The sealing ring is designed in advance according to the specifications of the flexible pipe and end fitting. The sealing assembly in an end fitting is usually formed by swaging a metallic sealing ring into the area between the polymeric layer and the end fitting body. During assembly, the contact surface between the sealing ring and the end fitting body and between the sealing ring and the polymeric sheath creates two leakage paths [14,22]. Path 2 is the metal-to-metal microscopic gap between the end fitting body and the sealing ring, where a higher contact pressure ensures better sealing capacity. Path 1 refers to the metal-to-polymer contact interface between the sealing ring and the polymeric sheath of the flexible pipe. This path involves complex interactions such as elastic–plastic deformation and nonlinear contact. The contact pressure is lower than in path 1, so leaks are more likely to occur through this path.

2.2. Sealing Criteria

Sealing can be either dynamic or static. The contact sealing between the sealing ring and the polymeric material in the inner layer of the flexible pipe is a type of static sealing [27]. In engineering applications, the performance of this type of sealing is evaluated by comparing the contact pressure and the length of the two contact surfaces. To obtain good sealing capacity, it is necessary to achieve a relatively large contact pressure, and so the length of the contact surface should be as long as possible. Of course, the premise is that the physical properties of the material itself cannot be destroyed.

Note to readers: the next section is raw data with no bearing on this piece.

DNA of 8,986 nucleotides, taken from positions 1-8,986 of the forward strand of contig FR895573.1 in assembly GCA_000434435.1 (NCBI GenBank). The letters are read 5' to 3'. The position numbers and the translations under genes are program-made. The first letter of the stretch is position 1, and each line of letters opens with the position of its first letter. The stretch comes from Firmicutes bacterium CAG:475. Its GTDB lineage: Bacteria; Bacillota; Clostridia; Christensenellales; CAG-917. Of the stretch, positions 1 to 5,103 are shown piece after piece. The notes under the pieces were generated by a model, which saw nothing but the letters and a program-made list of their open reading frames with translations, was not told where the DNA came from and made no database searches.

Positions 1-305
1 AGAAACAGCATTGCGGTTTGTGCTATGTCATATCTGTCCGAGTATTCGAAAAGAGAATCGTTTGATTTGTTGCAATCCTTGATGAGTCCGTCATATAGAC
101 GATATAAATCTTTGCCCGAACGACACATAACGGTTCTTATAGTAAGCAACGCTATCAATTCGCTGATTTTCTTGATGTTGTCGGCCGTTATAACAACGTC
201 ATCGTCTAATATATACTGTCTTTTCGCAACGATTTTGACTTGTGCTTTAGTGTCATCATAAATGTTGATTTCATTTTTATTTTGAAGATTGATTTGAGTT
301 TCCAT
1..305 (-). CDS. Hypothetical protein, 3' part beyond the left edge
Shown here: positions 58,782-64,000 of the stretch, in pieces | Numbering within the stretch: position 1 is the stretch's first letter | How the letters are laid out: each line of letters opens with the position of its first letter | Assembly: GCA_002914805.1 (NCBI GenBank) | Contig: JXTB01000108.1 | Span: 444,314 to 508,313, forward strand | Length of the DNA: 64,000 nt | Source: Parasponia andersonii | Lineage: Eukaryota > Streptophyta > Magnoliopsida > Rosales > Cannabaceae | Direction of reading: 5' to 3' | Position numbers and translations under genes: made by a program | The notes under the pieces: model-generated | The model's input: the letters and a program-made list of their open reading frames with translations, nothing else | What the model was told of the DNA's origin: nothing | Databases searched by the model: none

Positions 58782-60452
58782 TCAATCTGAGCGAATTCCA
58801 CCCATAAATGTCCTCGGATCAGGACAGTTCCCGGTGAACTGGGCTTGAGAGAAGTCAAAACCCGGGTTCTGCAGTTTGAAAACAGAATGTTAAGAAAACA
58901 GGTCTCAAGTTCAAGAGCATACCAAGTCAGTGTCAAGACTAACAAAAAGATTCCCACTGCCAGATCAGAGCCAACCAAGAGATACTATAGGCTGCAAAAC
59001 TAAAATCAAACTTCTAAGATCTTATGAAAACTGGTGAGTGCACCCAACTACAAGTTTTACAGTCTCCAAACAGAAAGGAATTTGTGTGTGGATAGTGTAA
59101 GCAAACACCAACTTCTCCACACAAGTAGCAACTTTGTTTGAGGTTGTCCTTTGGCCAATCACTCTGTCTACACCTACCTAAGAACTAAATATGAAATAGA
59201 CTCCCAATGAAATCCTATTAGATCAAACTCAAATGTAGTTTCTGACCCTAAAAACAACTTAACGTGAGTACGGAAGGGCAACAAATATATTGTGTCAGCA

For the sealing to remain valid, the contact pressure of the sealing path must be greater than the critical failure pressure. However, calculating the critical failure pressure is complicated, and the influence of the material and the medium should be considered. In a previous study [22], the nominal critical failure pressure was expressed as
p c = α p f + ( 1 α ) σ γ
where pc is the critical failure pressure and pf is the fluid pressure in the sealing system, σY is the smaller yield stress of the two materials in contact, and α is the ratio of the length of the fluid infiltrating into the contact surface to the length of the contact path. However, in practical applications, the geometry and roughness of the contact surface exert significant influences, so this formula is not exact.
In this study, to simulate the real process of fluid intrusion, a pressure penetration module was employed in the FE software [28,29]. The loading principle of the pressure penetration criteria is illustrated in Figure 3. On the two contact surfaces, the surface with elements 3 and 4 is defined as the master surface, and that with elements 1 and 2 is defined as the slave surface. Nodes 11 and 12 belong to element 1 on the side of the contact surface.